One cybersecurity firm has noticed a rise in phishing scams dangling huge discounts to hook unwary shoppers.
As the year-end festive/shopping season kicks into gear, cybercriminals are already prepping their latest scam and hacking strategies.
According to Check Point Research (CPR), this year-end, luxury brands are being exploited as bait to lead users into clicking on malicious links.
The firm’s researchers have unearthed a deceptive tactic where scammers spoof renowned fashion brands and send out enticing emails promising steep discounts. The email addresses are cleverly manipulated to mimic the authenticity of the brands.
Upon visiting the tempting links within these emails, unsuspecting victims are led to websites meticulously designed to replicate the official sites of the targeted brands. However, users are prompted to input their banking account details to be eligible for the “discounts”, and this is where potential victims become actual casualties of cyber fraud and further cyberattacks.
Tapping delivery and shipping sectors
CPR researchers have also noticed how cybercriminals are luring victims using emails from supposed delivery and shipping vendors during the year-end shopping period, reflected in a 13% increase in the number of malicious files associated with orders and delivery/shipping compared to that of 2022.
As an example of a campaign of emails impersonating delivery company DHL, phishing emails were made to appear to originate from a webmail address “DHL Express (firstname.lastname@example.org)” and spoofed to appear as if they had been sent from “DHL”. They contained the subject “DHL Delivery Invoice #############”. The content asked recipients to download an executable file “Invoice #############”.pdf.exe”, that would drop other malicious files using powershell.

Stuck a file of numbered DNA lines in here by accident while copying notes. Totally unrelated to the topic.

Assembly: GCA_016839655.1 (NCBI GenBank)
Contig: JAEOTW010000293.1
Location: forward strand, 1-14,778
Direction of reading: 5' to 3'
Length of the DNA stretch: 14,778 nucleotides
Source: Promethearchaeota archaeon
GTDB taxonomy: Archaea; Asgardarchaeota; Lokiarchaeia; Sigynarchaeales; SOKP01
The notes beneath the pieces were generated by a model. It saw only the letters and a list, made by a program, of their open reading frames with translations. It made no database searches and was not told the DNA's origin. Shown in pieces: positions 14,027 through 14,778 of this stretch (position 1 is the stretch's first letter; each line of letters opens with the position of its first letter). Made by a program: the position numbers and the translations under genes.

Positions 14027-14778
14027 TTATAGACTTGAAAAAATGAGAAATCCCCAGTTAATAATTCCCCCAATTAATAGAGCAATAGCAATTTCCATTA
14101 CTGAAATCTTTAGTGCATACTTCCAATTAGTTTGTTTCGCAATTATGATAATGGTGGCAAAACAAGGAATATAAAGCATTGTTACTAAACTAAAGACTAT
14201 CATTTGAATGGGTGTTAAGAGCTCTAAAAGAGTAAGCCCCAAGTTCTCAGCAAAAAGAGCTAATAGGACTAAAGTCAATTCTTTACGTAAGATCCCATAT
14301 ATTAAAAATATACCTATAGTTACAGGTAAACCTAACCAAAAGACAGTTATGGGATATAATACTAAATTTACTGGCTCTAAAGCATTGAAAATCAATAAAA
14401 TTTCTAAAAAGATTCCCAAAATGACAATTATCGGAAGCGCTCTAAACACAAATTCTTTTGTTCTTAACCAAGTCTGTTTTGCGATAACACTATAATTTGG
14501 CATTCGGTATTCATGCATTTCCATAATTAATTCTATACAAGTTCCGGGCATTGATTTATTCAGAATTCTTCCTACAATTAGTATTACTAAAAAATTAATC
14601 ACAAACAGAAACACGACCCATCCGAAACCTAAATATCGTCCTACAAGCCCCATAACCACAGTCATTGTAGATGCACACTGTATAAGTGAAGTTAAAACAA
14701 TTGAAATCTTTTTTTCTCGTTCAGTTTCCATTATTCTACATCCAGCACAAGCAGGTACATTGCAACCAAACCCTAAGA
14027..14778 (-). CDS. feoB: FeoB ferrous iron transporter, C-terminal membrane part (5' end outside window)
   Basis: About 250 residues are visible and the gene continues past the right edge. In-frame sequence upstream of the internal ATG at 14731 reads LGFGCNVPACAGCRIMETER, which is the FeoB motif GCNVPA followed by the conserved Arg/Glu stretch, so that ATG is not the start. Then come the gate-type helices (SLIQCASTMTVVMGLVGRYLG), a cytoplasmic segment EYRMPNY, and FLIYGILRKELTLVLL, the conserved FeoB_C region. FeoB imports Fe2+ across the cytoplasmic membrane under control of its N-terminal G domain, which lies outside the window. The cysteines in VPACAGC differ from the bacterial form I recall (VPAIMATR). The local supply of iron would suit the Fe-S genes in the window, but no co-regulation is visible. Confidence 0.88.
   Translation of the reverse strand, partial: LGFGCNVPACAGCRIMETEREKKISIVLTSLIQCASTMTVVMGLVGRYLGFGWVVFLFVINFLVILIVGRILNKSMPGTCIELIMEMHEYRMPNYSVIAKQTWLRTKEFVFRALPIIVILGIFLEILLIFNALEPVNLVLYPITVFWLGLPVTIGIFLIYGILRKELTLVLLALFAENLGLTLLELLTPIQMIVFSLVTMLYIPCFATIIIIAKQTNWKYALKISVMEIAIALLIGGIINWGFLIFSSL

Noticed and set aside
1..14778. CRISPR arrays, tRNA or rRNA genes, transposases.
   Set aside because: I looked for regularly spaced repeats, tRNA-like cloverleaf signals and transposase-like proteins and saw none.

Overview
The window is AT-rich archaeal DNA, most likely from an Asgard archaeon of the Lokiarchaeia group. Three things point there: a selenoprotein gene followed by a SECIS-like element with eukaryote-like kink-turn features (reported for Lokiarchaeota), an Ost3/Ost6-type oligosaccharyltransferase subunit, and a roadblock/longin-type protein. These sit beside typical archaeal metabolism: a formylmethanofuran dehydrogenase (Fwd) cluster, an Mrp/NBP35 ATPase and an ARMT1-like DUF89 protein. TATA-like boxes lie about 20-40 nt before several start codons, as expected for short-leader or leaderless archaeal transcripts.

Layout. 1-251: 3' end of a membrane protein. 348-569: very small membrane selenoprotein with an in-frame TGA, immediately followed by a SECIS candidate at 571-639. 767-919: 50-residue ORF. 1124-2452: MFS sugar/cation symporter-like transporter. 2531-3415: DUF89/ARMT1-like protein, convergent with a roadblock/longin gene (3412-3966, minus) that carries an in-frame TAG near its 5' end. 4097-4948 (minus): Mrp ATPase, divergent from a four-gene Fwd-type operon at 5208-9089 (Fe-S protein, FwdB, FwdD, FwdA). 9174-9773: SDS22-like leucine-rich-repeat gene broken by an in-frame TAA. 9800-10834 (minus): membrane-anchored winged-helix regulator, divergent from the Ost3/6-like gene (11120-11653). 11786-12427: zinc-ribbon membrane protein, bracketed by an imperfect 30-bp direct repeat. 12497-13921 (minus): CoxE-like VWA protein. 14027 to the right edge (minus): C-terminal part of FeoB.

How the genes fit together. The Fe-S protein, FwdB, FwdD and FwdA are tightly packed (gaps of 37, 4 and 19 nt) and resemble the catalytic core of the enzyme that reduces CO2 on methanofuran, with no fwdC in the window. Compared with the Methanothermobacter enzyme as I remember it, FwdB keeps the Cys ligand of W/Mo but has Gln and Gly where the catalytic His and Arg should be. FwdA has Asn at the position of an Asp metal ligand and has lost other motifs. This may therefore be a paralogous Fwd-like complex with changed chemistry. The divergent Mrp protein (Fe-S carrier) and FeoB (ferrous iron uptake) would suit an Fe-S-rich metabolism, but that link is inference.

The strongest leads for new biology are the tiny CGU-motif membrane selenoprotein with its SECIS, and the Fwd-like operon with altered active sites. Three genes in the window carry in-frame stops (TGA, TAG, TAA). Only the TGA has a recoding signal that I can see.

To round off a convincing ploy, cybercriminals have invested significant effort in crafting deceptive websites that closely mimic authentic platforms. This can convince unwary potential victims into willingly providing their banking credentials.
Readers are advised to treat all unsolicited promotional ads and emails as phishing scams until verified to be legitimate. Phishing emails can be configured to show anything in the display name. Instead of looking at the display name, check the sender’s email address to verify that it comes from a trusted source. Phishers will commonly use domains with minor misspellings that seem plausible. For example, to spoof domain company.com they may create a cormpany.com or company-service.com domain.
Finally, URL phishing attacks are designed to trick recipients into clicking on a malicious link. If possible, preview the actual URL before clicking, by hovering the mouse/pointer over all links within an email and see if they actually go where they claim. Enter suspicious links into a phishing verification tool like phishtank.com, which will tell you if they are known phishing links. Best practices: never open any link at all; visit the website of the supposed promotion directly, and navigate to the indicated page (if it even exists!)